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Why voter ID should matter to Americans of all races

Electronic Voting Machine

The Rev. Jesse Jackson and other establishment civil rights leaders scolded South Carolina Governor Nikki Haley earlier this year on Martin Luther King Jr. Day no less, for her state’s voter identification law. They reminded her that her Indian ancestry (Gov. Haley's parents are from Amritsar in India’s Punjab Province) makes her a minority.

NAACP president Benjamin Jealous, a hostile opponent of ballot security measures, said that — by participating in King Day observances — Governor Haley is “willing to deify the dreamer and desecrate the dream.” 

A more solemn Jackson intoned: “She couldn’t vote before 1965, just as I couldn’t.”

Ignoring the huge advances made in equality over the past five decades, including the election of America's first black president, critics of voter ID laws equate obtaining a photo ID with past roadblocks such as poll taxes and literacy tests that deprived blacks from exercising their voting rights.

Here's a fact. Nikki Haley couldn’t vote until 1990 because she was born in 1972. There were no more racial barriers to her voting then and none exist today. 

But Governor Haley’s votes may have been stolen, including the one she cast for herself for governor in the state's Republican primary in 2010.

On January 19, two days before the 2012 South Carolina primary, the state attorney general, Alan Wilson informed the Justice Department that a study of the Department of Motor Vehicles records and voting records indicates that 953 votes were cast on behalf of dead people in past South Carolina elections.

In essence, the votes of Governor Haley and hundreds of other legal voters may have been cancelled out by the actions of those voting illegally in the names of the deceased.

Wilson’s report to the U.S. Attorney General’s office came about because South Carolina’s new law to require government-issued photo identification at polling places was challenged by the Obama administration.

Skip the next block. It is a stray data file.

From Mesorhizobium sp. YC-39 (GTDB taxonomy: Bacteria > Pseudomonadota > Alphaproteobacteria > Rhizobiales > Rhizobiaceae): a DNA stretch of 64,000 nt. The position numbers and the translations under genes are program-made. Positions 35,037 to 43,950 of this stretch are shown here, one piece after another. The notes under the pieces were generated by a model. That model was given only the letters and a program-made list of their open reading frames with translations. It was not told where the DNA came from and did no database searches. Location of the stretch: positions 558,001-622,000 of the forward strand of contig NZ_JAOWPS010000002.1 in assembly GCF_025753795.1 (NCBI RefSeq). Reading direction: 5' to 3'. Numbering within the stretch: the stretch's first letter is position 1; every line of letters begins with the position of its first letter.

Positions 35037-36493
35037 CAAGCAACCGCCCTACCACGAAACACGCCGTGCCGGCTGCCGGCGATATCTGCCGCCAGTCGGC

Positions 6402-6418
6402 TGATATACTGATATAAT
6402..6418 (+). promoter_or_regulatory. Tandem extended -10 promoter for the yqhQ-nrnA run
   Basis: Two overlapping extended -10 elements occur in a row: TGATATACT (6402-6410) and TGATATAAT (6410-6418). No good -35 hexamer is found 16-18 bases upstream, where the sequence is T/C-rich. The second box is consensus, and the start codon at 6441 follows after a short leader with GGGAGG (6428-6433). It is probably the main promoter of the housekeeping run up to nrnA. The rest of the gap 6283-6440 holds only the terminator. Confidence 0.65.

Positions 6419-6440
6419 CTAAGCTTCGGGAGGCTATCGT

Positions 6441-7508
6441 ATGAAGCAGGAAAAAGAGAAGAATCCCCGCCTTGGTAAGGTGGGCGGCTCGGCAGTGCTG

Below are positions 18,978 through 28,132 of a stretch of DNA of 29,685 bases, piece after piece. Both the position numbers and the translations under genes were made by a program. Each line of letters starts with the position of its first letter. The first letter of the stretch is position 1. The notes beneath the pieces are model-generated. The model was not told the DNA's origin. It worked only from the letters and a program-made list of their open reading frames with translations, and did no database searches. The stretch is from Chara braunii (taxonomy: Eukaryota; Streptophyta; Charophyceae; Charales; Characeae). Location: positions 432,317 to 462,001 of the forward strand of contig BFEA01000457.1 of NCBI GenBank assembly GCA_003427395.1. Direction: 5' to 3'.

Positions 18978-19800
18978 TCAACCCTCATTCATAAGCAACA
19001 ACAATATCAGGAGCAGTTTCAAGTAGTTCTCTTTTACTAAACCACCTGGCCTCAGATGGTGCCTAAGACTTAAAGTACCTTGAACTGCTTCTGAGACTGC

Under the terms of the Voting Rights Act of 1965, states with questionable civil rights reputations 45 years ago — such as South Carolina — cannot amend voting laws without federal approval. Assistant Attorney General Thomas Perez said non-white voters in South Carolina are “significantly burdened” by requiring photo ID.

Such challenges cast a chilling shadow over our election process as there is no debate that voter fraud exists and is easy to perpetuate.

During the 2012 New Hampshire Republican primary, Project Veritas sent people into polling places with the names of the recently deceased. They were able to easily obtain access to ballots and only failed in their efforts when the election worker recognized the name of one of the dead people on their list. A bill requiring a photo ID to vote was passed in the New Hampshire legislature last year, but Governor John Lynch vetoed it.

It doesn't end in New Hampshire.

Lessadolla Sowers, a former executive committee member of the Tunica County, Mississippi, NAACP chapter, is currently serving a five-year prison term for ten counts of ballot fraud.

Andrea Pringle, the deputy chief of staff to Washington, D.C. mayor Vincent Gray, resigned in 2011 after it was discovered she voted in the 2010 D.C. city primary election despite living in Maryland.

Critics of voter ID laws say it is difficult for some to apply for valid ID. They cannot afford the time, money or effort.

It’s perplexing how so many groups complaining about voter ID laws have the funds to register voters, educate voters and transport voters to the polls, but never budget anything to rectify ID problems or ask if people have all that’s required of them on Election Day.

Georgia offers a free voter ID. So does Indiana, where voter ID was upheld by the U.S. Supreme Court in 2008.

Voting is a sacred honor. Voter ID protects that honor from being sullied by those seeking unwarranted power.

Deneen Borelli is a Project21.org fellow and Fox News contributor.